Cisco is working with other suppliers to extend the EnergyWise concept to other devices connected into the network. "PCs, laptops and servers can be controlled based on policy defined by the administrator, containing the energy consumed in the network," says Foddering. "We have a number of customers in the US that have energy tariffs capped, and to exceed the limit means an exponential rise in cost. You can select less business-critical endpoints and power them down to bring consumption in line with the tariff."

Green acceptance

But still organisations must be willing to walk the green walk. D-Link's Davies explains the struggle. "The first job we had was educating the market on green networking. No one was talking about green issues in the networking environment, so no consumers had considered networking as an area where they could save power or contribute to the corporation's environmental strategy.

"The public sector has got the most evident criteria for carbon footprint reduction, but most enterprises have a corporate social responsibility remit that will include the environment in some way. The policies should be passed down through their own human resources teams, IT teams and manpower to take green technology seriously."

Gartner reports in Green IT: The New Industry Shock Wave that few enterprises, and even fewer IT management teams, have truly grasped the scale and speed of the shockwave that is likely to hit them when legislation and environmentally-minded consumers get into full swing.

The network might be business-critical, but its environmental impact can, and will be, drastically reduced.

NPSA strives for sustainability 

The National Patient Safety Agency (NPSA) has already halved the number of servers in its datacentre and reduced electricity metered by 50%. It is presiding over an ongoing fall in power use, which David Vale, information services director, believes will ultimately save 75% on the utility bill, with growth for two to three years still available without any increase in power consumption.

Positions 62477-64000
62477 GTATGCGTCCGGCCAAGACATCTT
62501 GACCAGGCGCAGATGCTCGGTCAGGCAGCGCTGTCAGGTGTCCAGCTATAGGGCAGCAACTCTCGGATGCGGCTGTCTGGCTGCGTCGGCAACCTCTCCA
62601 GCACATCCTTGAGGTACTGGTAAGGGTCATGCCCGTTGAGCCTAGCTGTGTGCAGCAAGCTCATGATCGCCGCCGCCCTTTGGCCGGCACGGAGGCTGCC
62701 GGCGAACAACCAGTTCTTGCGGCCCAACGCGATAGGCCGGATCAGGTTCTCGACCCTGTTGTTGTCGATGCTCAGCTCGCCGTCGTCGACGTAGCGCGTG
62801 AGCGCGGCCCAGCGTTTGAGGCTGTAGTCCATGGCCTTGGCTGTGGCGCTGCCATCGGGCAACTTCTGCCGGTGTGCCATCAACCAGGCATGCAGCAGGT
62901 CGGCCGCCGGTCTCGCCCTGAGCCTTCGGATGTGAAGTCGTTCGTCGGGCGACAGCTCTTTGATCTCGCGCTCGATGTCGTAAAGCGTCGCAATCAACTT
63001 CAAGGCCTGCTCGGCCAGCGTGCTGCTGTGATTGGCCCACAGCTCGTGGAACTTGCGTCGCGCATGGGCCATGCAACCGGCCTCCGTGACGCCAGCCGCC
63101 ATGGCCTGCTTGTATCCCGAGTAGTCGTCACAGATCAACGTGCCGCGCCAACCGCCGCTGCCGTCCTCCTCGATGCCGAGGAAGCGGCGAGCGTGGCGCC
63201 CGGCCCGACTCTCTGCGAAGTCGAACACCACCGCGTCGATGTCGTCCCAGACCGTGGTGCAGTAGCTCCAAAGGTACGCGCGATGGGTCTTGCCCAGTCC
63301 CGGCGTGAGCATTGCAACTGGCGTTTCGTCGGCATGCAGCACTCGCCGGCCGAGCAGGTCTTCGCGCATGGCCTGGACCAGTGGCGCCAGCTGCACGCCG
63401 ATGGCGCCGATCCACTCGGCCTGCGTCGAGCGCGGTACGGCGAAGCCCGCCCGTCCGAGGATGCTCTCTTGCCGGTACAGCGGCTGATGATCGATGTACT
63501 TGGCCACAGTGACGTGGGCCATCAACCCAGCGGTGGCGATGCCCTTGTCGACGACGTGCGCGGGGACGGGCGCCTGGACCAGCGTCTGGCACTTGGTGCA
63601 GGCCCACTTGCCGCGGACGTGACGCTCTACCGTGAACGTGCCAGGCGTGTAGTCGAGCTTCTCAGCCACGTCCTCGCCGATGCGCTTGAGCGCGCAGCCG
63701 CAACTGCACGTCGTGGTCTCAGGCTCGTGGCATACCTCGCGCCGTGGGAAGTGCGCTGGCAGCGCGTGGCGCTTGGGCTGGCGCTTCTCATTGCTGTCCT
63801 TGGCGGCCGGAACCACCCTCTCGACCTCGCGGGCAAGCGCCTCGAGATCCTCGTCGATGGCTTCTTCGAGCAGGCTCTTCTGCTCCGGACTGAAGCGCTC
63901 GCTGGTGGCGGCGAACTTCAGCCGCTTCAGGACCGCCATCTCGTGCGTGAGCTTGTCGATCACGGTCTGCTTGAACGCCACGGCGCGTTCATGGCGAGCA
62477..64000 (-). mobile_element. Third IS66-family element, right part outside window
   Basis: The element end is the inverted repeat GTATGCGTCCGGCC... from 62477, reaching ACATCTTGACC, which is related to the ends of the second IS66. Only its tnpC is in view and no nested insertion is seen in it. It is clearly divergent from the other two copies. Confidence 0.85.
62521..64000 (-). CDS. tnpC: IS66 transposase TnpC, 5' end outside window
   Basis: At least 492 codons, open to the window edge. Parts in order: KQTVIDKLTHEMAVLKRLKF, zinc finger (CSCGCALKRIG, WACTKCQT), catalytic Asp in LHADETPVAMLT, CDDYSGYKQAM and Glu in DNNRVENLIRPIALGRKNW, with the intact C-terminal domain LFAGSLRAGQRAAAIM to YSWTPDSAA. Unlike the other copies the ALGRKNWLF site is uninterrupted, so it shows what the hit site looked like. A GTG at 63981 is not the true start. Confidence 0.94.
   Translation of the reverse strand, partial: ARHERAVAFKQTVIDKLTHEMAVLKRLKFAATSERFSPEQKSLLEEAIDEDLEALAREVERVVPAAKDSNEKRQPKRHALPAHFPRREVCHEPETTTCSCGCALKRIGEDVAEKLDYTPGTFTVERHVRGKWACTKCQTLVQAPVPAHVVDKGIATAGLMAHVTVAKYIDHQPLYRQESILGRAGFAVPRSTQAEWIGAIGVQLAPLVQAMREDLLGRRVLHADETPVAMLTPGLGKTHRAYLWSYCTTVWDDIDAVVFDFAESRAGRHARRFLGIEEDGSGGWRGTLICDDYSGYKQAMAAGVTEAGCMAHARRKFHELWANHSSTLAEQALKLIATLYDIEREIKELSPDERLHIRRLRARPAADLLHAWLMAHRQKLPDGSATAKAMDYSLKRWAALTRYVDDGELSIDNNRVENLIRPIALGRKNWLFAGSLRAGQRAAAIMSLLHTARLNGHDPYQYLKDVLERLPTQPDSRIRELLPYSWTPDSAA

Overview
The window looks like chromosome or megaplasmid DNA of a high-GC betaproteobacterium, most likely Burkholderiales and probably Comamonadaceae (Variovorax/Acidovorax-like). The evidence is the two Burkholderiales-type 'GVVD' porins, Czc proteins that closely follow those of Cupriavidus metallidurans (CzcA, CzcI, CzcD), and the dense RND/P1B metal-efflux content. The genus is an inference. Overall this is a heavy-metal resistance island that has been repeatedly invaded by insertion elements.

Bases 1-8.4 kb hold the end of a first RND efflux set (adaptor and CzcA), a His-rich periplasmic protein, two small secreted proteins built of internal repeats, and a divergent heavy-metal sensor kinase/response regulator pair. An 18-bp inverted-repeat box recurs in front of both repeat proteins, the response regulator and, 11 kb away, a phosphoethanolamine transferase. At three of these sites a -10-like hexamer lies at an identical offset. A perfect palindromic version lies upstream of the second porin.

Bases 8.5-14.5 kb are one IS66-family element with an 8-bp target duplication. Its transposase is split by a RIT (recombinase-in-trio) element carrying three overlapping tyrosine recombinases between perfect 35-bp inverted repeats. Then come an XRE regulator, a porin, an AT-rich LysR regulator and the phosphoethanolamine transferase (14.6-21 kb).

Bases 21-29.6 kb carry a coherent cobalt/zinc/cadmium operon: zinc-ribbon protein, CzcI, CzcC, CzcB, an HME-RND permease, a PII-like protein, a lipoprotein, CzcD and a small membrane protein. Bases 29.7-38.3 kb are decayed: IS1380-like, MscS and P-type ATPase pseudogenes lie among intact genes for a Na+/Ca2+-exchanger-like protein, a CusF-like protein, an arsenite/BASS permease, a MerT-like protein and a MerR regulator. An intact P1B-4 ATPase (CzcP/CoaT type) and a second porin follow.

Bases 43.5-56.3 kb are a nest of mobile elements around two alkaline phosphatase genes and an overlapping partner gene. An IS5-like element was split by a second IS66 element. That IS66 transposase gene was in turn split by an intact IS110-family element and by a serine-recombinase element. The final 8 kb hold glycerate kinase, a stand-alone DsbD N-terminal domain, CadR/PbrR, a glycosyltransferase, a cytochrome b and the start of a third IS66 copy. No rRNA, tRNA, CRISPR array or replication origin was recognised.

The agency maintains over three million records of safety incidents in the NHS, generally reported anonymously by practitioners. "About one million patients are treated every day in the NHS. We encourage reporting and feed learning back into the NHS, either quickly for urgent issues or through quarterly data summaries," says Vale.

Being a government body, all projects are required to support a "sustainable agenda", he says. Sustainability is a primary concern and is a cultural norm within the agency. "We don't use the word 'green', but there is a Sustainable Development Programme that includes a desktop power management project, a print management project, video conferencing and web conferencing."

But the bulk of the power savings come from decommissioning power-hungry boxes through consolidation on virtualised servers. As part of a disaster recovery programme, and working with Computacenter, Vale has enabled fast fail-over, reduced the agency's environmental footprint and slashed both cost and complexity.

While creating a green network was not the primary goal of the project, Vale stresses that the agency's Sustainable Development Programme forced management to consider power consumption and other resources up front, well before the project was initiated.